LIMA－Peru's President Pedro Castillo has expressed confidence in China's Sinopharm COVID-19 vaccine after receiving his dose.
Castillo spoke to reporters after receiving the first shot of the multidose vaccine on Friday at a vaccination center, as a part of the country's vaccination campaign. "I came to be vaccinated with this vaccine, made by Sinopharm, because I have faith, not just in this vaccine, but in all vaccines."
He called on the public to follow suit and "prioritize this right to health", adding that the vaccine reduces the chance of ending up in intensive care units should one be infected.
Peru's Health Minister Hernando Cevallos and the president's wife Lilia Paredes received their first doses along with the president.
Peru launched its national vaccination campaign against COVID-19 in February, with frontline health workers given priority for the jabs.
The health ministry recently reported a 98-percent drop in the mortality rate among fully vaccinated doctors.
On Saturday a batch of the Sinopharm vaccine arrived in Zambia to be part of the country's basket of COVID-19 vaccines.
As an Ethiopian Airlines aircraft carrying the vaccine arrived at Kenneth Kaunda International Airport, China's Ambassador to Zambia Li Jie and Zambian officials as well as UN officials were on hand to witness the arrival of the doses.
The donation was another important token of the strong friendship of the two governments and peoples in fighting the pandemic, Li said.
China has recently announced that it will strive to provide 2 billion COVID-19 vaccine doses to the world this year and offer $100 million to the COVAX delivery initiative. Those funds will mainly be spent on distributing vaccines to developing countries.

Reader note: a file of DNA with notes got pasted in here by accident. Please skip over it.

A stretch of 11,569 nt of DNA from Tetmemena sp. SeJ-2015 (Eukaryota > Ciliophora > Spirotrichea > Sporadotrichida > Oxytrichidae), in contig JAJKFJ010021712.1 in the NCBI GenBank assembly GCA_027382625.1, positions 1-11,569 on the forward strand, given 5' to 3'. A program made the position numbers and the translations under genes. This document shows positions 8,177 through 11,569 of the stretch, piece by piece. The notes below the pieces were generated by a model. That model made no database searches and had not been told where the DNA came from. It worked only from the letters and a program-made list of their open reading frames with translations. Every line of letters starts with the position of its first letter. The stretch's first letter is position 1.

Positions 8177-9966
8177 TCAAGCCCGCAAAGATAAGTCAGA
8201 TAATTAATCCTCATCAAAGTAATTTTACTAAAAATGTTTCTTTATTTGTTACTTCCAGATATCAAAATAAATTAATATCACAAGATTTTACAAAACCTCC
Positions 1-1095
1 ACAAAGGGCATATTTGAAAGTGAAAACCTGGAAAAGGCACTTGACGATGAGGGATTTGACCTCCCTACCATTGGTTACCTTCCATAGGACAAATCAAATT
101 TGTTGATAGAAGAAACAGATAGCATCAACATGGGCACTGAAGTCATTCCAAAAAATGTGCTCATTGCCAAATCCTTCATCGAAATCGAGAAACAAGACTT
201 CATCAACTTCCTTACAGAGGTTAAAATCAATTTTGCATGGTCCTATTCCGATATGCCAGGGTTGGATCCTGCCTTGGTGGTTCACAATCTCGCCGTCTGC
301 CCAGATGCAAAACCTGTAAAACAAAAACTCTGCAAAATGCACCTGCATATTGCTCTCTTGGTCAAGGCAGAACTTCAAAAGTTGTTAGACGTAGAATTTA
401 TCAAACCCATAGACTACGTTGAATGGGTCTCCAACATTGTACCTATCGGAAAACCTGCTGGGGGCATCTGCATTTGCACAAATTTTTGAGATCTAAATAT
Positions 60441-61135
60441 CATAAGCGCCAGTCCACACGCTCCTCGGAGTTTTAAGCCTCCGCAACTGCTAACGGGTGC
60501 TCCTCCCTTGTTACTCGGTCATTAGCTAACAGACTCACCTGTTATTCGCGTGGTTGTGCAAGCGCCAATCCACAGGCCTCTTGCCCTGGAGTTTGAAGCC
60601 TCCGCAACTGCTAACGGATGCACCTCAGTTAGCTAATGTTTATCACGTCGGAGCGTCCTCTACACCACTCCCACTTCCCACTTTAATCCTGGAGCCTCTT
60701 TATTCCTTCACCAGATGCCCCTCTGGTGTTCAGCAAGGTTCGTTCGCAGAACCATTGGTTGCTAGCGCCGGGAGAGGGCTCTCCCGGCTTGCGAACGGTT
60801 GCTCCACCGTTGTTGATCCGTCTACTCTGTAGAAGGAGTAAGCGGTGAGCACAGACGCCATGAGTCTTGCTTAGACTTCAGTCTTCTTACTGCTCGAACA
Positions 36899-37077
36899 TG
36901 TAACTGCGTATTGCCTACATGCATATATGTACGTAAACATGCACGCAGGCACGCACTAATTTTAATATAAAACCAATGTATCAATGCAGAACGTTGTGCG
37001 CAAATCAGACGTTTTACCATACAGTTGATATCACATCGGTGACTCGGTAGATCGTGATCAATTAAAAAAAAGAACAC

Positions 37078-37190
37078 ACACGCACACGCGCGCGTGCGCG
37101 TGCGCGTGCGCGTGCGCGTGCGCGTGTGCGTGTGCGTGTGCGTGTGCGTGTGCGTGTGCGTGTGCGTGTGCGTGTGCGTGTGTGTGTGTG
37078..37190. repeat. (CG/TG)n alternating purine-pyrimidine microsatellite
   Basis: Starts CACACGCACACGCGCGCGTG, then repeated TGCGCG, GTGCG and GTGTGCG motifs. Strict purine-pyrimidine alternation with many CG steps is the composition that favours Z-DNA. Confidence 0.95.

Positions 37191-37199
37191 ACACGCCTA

In reacting to the announcement, Kennedy Malama, permanent secretary in charge of technical services in the Ministry of Health, said it will ensure vaccine availability for countries with fewer resources.
It will also result in ensuring equity in the distribution of vaccines to countries most in need, he said.
Nathan Bakyaita, World Health Organization Representative to Zambia, said the gesture is commendable because the economies of most developing countries have been badly hit by the pandemic.
The COVAX Facility was established to ensure equitable distribution of vaccines, he said, adding that China's move will go a long way in realizing the goal.
The UN Resident Coordinator in Zambia, Coumba Mar Gadio, said China's move is timely as more countries ramp up their vaccination programs and need more vaccines.
Late on Saturday the fifth batch of China-donated Sinopharm doses carried by a Chinese YTO Airlines cargo plane arrived in the Lao capital, Vientiane.
The country's Health Minister, Bounfeng Phoummalaysith, and the Economic and Commercial Counselor of the Chinese embassy in Vientiane, Zhao Wenyu, received the donation at the airport.
COVID-19 continues to surge in the world. Globally there were more than 202 million confirmed cases, according to Johns Hopkins University.
Xinhua - Agencies